Public-private partnerships, commonly called P3s, won't fill all of Pennsylvania's growing transportation deficit, but they do provide the state with another valuable tool to help finance some projects to keep us moving.
P3s, long championed by Altoona's Rep. Rick Geist, will allow a seven-member board to enter into agreements with private corporations to finance certain transportation-related facilities including roads, bridges and public transit - in exchange for the right to collect revenue from the project.
Before adjourning for its summer break, representatives sent House Bill 3, sponsored by Geist, to the governor, who signed it on Friday, making it Act 88 of 2012.
The potential benefits of having this option are evident.
For example, say a new road is needed from Point A to Point B, but the state lacks the money to build it. Under a P3 agreement, the state could agree with Corporation X to construct and maintain the road and collect tolls from users for a set period of years. The state retains ownership of all facilities under P3s.
The state gets the road without burdening taxpayers or having to shoulder additional debt. The people enjoying the benefits of the road pay for the privilege of using it. And the company fronting the money for the project profits by collecting tolls or fees.
In many ways, it's similar to the way a turnpike operates.
Such projects already are happening in 32 other states.
Under Act 88, a seven-member state board, including one each appointed by the governor and the majority and minority leaders of the House and Senate, will approve any partnerships, with the Legislature having a set period of time to veto the initiatives. This allows for feedback without causing needless delays.
Many of the partnerships likely will be in high-traffic areas because of the greatest potential for return for investors, but that's also where the need and cost can be the biggest. And state money that doesn't have to be spent on those projects would be available for needed work in other parts of Pennsylvania.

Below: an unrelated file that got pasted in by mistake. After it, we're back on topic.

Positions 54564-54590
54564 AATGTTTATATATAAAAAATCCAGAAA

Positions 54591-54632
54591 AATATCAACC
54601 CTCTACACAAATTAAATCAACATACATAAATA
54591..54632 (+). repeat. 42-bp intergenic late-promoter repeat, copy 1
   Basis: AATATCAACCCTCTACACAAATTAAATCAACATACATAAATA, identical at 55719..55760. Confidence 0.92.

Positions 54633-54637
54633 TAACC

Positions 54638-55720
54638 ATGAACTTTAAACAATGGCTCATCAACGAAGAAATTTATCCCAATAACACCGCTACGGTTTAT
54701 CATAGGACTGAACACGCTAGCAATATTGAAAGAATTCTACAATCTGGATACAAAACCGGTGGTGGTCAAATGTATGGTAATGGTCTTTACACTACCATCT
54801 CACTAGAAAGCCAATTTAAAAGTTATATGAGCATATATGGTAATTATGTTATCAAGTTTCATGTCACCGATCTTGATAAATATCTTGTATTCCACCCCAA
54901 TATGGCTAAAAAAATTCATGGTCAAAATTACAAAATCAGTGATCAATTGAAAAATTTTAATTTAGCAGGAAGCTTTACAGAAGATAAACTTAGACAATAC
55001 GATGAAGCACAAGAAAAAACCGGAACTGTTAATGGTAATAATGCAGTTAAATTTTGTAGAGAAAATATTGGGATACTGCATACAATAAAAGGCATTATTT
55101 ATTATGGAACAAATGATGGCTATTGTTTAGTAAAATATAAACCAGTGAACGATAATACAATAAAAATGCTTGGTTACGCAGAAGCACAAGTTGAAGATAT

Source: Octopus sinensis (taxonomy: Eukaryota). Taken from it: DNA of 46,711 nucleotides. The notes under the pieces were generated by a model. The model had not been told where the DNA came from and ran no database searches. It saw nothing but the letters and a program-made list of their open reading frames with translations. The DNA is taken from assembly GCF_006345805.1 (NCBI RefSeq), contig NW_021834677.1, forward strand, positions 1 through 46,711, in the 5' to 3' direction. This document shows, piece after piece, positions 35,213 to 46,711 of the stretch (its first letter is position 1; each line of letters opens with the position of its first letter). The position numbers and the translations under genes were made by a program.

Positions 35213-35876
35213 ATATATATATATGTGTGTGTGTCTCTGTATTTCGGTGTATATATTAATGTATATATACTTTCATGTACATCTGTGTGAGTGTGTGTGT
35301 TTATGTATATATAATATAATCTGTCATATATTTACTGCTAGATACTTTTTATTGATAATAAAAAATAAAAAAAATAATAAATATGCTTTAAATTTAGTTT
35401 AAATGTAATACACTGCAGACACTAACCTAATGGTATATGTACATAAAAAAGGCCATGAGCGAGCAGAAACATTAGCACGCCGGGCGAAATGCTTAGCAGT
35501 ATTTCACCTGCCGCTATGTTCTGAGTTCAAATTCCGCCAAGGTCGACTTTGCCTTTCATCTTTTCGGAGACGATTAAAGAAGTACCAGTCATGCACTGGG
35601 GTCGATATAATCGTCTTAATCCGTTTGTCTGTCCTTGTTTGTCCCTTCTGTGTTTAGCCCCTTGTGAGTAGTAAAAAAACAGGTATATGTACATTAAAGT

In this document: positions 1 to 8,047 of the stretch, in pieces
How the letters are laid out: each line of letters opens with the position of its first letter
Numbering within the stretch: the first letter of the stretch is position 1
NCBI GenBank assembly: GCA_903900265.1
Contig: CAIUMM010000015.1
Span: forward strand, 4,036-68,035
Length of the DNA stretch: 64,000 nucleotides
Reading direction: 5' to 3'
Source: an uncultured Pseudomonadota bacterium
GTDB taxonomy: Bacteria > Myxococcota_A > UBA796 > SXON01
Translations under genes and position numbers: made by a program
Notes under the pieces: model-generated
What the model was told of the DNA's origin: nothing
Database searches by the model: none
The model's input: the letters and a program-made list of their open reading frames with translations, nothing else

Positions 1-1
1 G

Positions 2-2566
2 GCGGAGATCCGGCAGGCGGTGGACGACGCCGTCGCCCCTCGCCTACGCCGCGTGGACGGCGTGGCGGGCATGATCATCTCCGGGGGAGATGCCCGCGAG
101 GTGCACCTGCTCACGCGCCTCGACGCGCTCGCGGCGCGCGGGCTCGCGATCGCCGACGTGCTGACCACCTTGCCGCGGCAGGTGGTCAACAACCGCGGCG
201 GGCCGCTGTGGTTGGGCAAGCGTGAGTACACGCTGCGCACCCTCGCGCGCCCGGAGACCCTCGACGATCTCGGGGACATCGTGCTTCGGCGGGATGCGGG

The vice president of government affairs for the Pennsylvania Chamber of Business and Industry called passage of HB 3 a "great first step" in coming to grips with the state's transportation funding shortfall.
Geist, in a release said, "My legislation will open the door to unprecedented investment in Pennsylvania's infrastructure at a time when it is desperately needed and will create a multitude of jobs in the engineering and construction industries, both of which have been mired in a prolonged downturn."
The legislation does not mandate P3s. It just provides a mechanism for them when it's in the public's interest to do so.
Pennsylvania continues to underfund its transportation needs by more than $3 billion a year. P3s can't close all of that gap, but any improvement will go a long way toward improving our transportation system.
Geist rightfully should be proud to have finally shepherded this important tool that can benefit Pennsylvanians for generations to final approval.